Safety Tips for a Perfect Visit to Rome

Safety Tips for a Perfect Visit to Rome

foreign-correspondent badge finalAh, Rome. Buzzing with great food, historical sites, friendly people and a busy nightlife. It’s a great city to be in as a foreigner because it’s easy to find places that are completely Italian and others that cater to tourists. It also is incredibly crowded, and with that comes the risk of thieves and scammers, which, unfortunately, are easy to find, as well as the oft-quoted stereotype of Italian men being particularly amorous, which is a whole other risk.

Rome is a pretty safe city, but let’s not be stupid. It’s also a big city, and after having been pickpocketed twice and grabbed at by various drunken men inside bars and out, I know to be careful. So, what’s the biggest piece of advice I can give?

Safety in Rome
Carrie in Rome

Use common sense. It’s cliched, but also tried and true. Keep your belongings safely secured about your person, or better yet, don’t bring them out at all if you can avoid it. Walk home with a friend (not a stranger) or call a taxi if you are unsure how to get home and/or unable to at night. Yes, the taxi driver will take advantage of you and your wallet by gouging the price of your ride to an unbelievable level, but it’s better than ending up on the streets alone and lost in the middle of the night. If you must walk home alone (as I have done before), keep an eye out for strangers and don’t meander through the streets–now’s not the time.

I know it sounds like I’m a nagging mom preaching to her naive daughter(s), and many of you are probably thinking, “Yeah, I know all this, what else is new?” I thought the same thing when I first came to Italy and then Rome. But after the experiences I’ve had and seeing and hearing how some men behave towards women in broad daylight during a weekday while sober, (a friend told me that two men drove past her honking their horn and flashing her in front of the police while she walked along the river at 9 AM on a Sunday morning in the Vatican), I have no desire to see what happens at night when we’re both possibly under the influence of alcohol.

With the the biggest issue covered, what about other safety tips? For example, “How can I cross the street without dying?” or “Can I take public transportation at night and be safe?”

If you don’t decide to cross the street, you won’t cross at all because the cars aren’t stopping until you’re in the road.

When it comes to crossing the street, it’s really a matter of having the guts to do it, as well as a look to give cars that says, “Excuse me, but I’m walking now, and I dare you to try to stop me.” You can’t be afraid. It really goes against our belief (or mine, anyway) that politeness will get us further in life, but it is what it is. If you don’t decide to cross the street, you won’t cross at all because the cars aren’t stopping until you’re in the road.

As for public transportation at night, I’ve never had any issues. Since I’m an English teacher, sometimes I have lessons that end in the evening, meaning that it’s dark when I get home. That doesn’t stop me from taking the bus or metro to get there. In general, I’ve found that the closer you are to the city center (which in this case means anywhere within reach of the metro or bus lines, not just the popular tourist sites), the safer you are. I’ve also taken the night bus service that runs after midnight when I am out with friends, and although I’ve been pickpocketed twice on it, I’ve never actually been threatened or felt unsafe. It’s more a matter of securing your belongings, especially as the buses can be absolutely jam-packed with people at times.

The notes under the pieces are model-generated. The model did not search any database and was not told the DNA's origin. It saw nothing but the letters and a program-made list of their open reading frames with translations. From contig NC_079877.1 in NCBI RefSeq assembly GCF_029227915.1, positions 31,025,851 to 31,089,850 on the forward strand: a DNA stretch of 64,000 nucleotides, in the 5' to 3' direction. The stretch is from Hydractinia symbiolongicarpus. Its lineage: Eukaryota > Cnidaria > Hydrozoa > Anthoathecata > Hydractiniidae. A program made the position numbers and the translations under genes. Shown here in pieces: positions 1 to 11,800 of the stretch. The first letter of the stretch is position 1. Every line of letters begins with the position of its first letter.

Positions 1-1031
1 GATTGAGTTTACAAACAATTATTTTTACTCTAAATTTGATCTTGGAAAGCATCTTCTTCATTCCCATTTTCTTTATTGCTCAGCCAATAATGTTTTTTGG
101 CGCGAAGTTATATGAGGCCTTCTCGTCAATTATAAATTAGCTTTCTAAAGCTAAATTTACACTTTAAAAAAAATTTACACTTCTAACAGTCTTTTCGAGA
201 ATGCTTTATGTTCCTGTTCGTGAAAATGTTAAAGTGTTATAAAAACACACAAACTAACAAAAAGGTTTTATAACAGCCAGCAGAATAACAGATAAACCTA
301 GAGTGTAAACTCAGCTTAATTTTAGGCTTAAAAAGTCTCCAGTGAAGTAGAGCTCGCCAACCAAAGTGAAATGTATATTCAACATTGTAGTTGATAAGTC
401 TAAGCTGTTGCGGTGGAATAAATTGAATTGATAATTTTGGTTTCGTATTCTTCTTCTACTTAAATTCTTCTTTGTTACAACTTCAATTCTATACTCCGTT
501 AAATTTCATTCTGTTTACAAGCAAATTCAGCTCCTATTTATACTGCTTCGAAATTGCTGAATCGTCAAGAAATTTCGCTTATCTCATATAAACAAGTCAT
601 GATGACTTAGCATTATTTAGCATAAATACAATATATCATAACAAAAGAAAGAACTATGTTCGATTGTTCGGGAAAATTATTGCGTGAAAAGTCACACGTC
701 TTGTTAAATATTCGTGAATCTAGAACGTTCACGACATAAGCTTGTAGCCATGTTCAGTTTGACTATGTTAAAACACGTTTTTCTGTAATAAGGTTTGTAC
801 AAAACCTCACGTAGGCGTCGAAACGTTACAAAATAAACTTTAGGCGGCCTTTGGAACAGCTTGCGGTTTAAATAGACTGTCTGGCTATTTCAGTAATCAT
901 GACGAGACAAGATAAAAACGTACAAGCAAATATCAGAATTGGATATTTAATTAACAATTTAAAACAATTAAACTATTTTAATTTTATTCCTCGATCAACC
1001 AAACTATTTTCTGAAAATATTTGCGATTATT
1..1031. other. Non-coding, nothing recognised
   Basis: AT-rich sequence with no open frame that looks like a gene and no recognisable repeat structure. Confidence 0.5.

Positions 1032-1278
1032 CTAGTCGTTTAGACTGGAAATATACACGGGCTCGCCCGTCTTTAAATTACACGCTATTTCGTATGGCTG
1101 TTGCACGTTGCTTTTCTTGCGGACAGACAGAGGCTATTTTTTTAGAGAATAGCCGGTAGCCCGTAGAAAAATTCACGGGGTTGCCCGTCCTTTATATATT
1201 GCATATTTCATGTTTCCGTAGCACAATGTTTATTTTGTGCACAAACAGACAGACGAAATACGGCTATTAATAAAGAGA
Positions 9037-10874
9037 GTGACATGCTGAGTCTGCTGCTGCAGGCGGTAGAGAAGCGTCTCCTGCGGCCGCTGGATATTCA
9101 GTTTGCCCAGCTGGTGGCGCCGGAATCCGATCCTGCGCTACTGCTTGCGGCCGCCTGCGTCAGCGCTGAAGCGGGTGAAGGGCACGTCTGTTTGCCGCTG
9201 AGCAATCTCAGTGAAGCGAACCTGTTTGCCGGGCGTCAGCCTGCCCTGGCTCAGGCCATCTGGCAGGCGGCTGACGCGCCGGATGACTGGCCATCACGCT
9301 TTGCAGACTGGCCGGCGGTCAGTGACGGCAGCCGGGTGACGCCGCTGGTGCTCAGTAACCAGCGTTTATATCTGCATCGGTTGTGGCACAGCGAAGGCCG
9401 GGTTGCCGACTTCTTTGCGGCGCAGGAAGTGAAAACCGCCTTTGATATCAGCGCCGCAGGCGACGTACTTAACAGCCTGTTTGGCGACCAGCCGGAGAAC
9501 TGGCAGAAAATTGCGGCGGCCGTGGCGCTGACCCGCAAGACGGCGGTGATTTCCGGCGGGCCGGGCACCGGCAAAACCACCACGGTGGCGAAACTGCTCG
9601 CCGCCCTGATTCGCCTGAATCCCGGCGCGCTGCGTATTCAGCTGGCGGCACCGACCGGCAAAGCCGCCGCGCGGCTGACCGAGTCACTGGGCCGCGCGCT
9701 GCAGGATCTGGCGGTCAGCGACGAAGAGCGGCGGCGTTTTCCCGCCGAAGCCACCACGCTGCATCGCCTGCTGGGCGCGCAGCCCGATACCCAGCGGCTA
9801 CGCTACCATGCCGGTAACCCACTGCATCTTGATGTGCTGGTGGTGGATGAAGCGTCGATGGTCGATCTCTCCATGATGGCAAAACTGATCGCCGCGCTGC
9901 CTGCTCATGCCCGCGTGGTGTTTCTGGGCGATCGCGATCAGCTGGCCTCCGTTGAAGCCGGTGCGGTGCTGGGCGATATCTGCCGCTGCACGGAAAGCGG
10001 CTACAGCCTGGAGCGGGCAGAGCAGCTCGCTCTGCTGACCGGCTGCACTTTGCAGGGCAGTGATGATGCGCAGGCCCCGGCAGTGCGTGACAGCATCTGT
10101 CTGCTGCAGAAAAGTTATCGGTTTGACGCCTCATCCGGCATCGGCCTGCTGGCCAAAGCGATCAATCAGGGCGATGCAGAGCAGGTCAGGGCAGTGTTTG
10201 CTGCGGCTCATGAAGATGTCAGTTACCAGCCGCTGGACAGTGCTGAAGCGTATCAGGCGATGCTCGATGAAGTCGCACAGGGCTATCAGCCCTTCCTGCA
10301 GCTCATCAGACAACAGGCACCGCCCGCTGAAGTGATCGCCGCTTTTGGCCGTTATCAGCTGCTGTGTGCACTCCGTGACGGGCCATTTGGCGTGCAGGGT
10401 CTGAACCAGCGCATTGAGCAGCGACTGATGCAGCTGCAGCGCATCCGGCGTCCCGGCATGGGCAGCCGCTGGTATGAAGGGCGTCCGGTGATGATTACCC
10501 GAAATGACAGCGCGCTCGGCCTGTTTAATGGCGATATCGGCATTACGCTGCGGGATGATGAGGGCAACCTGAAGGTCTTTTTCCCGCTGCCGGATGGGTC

When it comes to daily life in the city, you’ll find many Romans who are polite, friendly and willing to help you if need be (assuming you can speak a little Italian and they can speak a little English. If not, it’s not for lack of desire that they don’t want to help you.)

View everyone with a little suspicion, because you just don’t know what their intentions are, and it’s important to protect yourself.

But not everyone who lives here feels this way. And as painful as it is to say it, another of the biggest pieces of advice I can give is to view everyone with a little suspicion, because you just don’t know what their intentions are, and it’s important to protect yourself. Maybe that also sounds like a given, but one of the biggest things I miss about living in the States is the friendliness of Americans who are willing to help you in return for nothing. Of course, it’s not always the case in the US either. But again, you have to use your common sense with this one.

This isn’t to say you should be afraid of meeting new people for fear they will rob you. Don’t be! I’ve found Italians, while not always my type, are wonderful people. There are so many new experiences to be made by meeting new people and getting engrossed in the local culture, that it would be a shame to miss out on that opportunity. Just be careful while you’re out exploring.

Top photo by Giampaolo Macorig (Creative Commons)

About Carrie Kennedy

One thought on “Safety Tips for a Perfect Visit to Rome

  1. Avatar
    Baxter Kennedy
    May 20, 2014
    Reply

    You’re so smart. I am super proud of you.

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